Rishi Sunak: UK will support allies who have fighter jets ready to send to Ukraine

Global Security Editor Rohit Kachroo breaks down Rishi Sunak's speech at the Munich Security Conference

The prime minister said the UK “stands ready” to support allies who have fighter jets ready to hand over to Ukraine immediately.

Rishi Sunak made the comments after undertaking a diplomatic blitz in Munich on Saturday as he looked to shore up support for Kyiv.

The UK has refused to commit to providing Royal Air Force aircraft to Ukrainian president Volodymyr Zelensky’s forces, with the prime minister only saying he has not ruled it out.

But the Conservative Party leader said he would back allies who are in a position to supply war planes now.

Mr Sunak told broadcasters: “We will happily provide assistance to any country that is able to provide Ukraine with fighter jets right now.

Europe Editor James Mates reports from Chernihiv in Ukraine - just a few miles from a crucial dividing line with Belarus

"The UK stands ready to support those countries as well.”

The Polish prime minister Mateusz Morawiecki reportedly told the Munich Security Conference on Saturday that Warsaw wanted to discuss transferring its Soviet-era MiG fighter jets, as part of a wider coalition led by the US. Mr Sunak, asked whether he had spoken to Mr Morawiecki about providing his MiGs to Ukraine during discussions on the fringes of the summit, said: “What I’ve done is said to all allies that we stand ready to support them if they can provide fighter jets for Ukraine now.”

When asked by ITV News whether he thought the UK would eventually deliver planes to his country, Ukrainian foreign minister Dmytro Kuleba said: "Ukraine will receive planes. It’s a matter of time and procedure. It will take more time than tanks, we understand that, but the very kind of logic, the kind of sense of how the situation evolves, will take all of us to the decision on planes."

Global Security Editor Rohit Kachroo asks Ukraine's foreign minister whether he believes the UK will eventually send fighter jets

Earlier at the Munich Security Conference, Mr Sunak called on European and Nato allies to "double down" on its military support for Ukraine to enable a "decisive advantage" on the battlefield against Russia.

He said he believes the war has reached an "inflection point" where, with enough help, Kyiv can turn things around.

The prime minister said the UK will be the first country to provide Ukraine with long-range weapons and said it is "entirely reasonable" for other Nato countries to do the same.

The prime minister welcomes Ukraine's President Volodymyr Zelenskyy at Downing Street last week. Credit: AP

Calling on the West to provide more tanks, air defence and artillery, he said: “Those are all the things that will allow Ukraine to defend itself and repel Russian aggression.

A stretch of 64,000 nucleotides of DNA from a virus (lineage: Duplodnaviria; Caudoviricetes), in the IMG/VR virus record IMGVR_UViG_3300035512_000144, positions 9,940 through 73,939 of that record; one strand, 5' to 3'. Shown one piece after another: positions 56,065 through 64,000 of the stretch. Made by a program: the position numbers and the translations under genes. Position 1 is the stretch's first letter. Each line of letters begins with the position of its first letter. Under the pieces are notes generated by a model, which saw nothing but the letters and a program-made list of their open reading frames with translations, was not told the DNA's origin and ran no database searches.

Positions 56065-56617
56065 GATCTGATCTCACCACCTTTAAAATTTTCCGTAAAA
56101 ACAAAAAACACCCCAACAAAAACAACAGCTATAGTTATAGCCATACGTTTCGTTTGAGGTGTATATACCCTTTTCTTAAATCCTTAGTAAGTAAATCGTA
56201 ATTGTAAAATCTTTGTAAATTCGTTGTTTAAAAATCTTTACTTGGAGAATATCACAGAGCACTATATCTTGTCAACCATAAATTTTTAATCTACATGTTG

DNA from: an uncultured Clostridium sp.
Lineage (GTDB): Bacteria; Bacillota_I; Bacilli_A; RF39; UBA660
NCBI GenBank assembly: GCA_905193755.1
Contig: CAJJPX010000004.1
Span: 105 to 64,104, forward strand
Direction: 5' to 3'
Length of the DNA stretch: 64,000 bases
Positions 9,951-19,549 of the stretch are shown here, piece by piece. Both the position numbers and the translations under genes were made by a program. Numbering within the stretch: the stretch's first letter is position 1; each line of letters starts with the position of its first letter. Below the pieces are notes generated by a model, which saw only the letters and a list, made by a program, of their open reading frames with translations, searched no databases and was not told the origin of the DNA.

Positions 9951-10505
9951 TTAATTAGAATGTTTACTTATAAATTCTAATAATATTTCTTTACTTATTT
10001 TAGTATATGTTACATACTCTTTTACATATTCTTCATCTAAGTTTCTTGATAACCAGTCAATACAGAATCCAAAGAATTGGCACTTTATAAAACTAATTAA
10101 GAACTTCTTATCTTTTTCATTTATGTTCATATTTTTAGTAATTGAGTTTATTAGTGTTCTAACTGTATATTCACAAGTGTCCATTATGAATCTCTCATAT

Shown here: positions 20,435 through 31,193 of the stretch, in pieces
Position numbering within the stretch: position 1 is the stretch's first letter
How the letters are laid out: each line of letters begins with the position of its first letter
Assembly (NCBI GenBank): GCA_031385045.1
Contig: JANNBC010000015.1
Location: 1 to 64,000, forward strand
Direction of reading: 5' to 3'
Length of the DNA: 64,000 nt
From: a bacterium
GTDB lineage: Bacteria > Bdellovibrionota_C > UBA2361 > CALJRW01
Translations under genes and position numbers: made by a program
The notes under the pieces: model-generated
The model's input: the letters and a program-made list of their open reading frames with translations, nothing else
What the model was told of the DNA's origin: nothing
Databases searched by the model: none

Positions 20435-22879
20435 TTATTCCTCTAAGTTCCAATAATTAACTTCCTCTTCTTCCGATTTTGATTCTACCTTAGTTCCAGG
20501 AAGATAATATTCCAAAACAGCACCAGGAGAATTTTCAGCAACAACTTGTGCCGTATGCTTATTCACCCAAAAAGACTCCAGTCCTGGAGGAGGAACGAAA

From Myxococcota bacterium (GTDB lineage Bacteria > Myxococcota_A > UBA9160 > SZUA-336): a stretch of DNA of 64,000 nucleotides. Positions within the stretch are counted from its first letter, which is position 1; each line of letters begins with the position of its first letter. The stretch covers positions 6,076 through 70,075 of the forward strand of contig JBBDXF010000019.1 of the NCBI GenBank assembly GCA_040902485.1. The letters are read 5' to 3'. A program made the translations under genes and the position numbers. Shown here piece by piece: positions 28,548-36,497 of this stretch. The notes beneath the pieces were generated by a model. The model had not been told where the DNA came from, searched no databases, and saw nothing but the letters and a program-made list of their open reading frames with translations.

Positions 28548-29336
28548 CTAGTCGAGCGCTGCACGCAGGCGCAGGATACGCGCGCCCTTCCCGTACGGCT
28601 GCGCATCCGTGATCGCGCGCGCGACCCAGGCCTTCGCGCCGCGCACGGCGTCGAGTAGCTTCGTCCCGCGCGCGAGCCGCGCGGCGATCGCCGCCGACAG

“And, indeed, yes, to have a counter-offensive that moves Russia outside of its own country.

"I think that’s entirely reasonable and we should be fully behind Ukraine in that ambition, and want that ambition to succeed.”

UK prime minister Rishi Sunak shakes hands with US vice president Kamala Harris as they meet at the Munich Security Conference. Credit: AP

At the same summit, US vice president Kamala Harris said her nation has determined that Russia has committed crimes against humanity in Ukraine.

“Russian forces have pursued a widespread and systemic attack against a civilian population - gruesome acts of murder, torture, rape, and deportation,” Ms Harris said. She also cited “execution-style killings, beatings, and electrocution”.

The Biden administration formally determined last March that Russian troops had committed war crimes in Ukraine and said it would work with others to prosecute offenders.

A determination of crimes against humanity goes a step further, indicating that attacks against civilians are being carried out in a widespread and systematic manner.

Last week, Ukrainian president Volodymyr Zelenskyy visited Britain, Paris and Brussels to make the case for the West to send fighter planes for his air force.

To coincide with the war leader’s momentous trip, the UK announced it would extend its training mission – which has already seen 10,000 Ukrainian troops come to the UK – to cover fighter jet pilots, ensuring Ukraine can defend its skies using “Nato tactics” in the future.

The training of pilots is expected to commence in the spring, according to Downing Street officials.

On the fringes of the summit, Mr Sunak met US vice-president Kamala Harris and German chancellor Olaf Scholz, along with Mr Morawiecki. No 10 said Mr Sunak and Mr Morawiecki had “discussed working with allies to provide further strategic military support to Ukraine’s defence”. The prime minister also held talks with European Commission president Ursula von der Leyen, with Mr Sunak broaching the topics of Ukraine and a fix for the Northern Ireland Protocol with the Brussels leader.

The prime minister's visit to Germany comes as some in Ukraine suggest a spring-time offensive by Russia's forces has already begun along parts of the eastern frontline.

In the last year, No 10 officials said £2.3 billion of UK military support to Ukraine has provided a squadron of Challenger 2 tanks, 200 other armoured vehicles and more than 10,000 anti-tank missiles and multiple-launch rocket systems.

The prime minister said he is committed to matching or exceeding that level of support this year.

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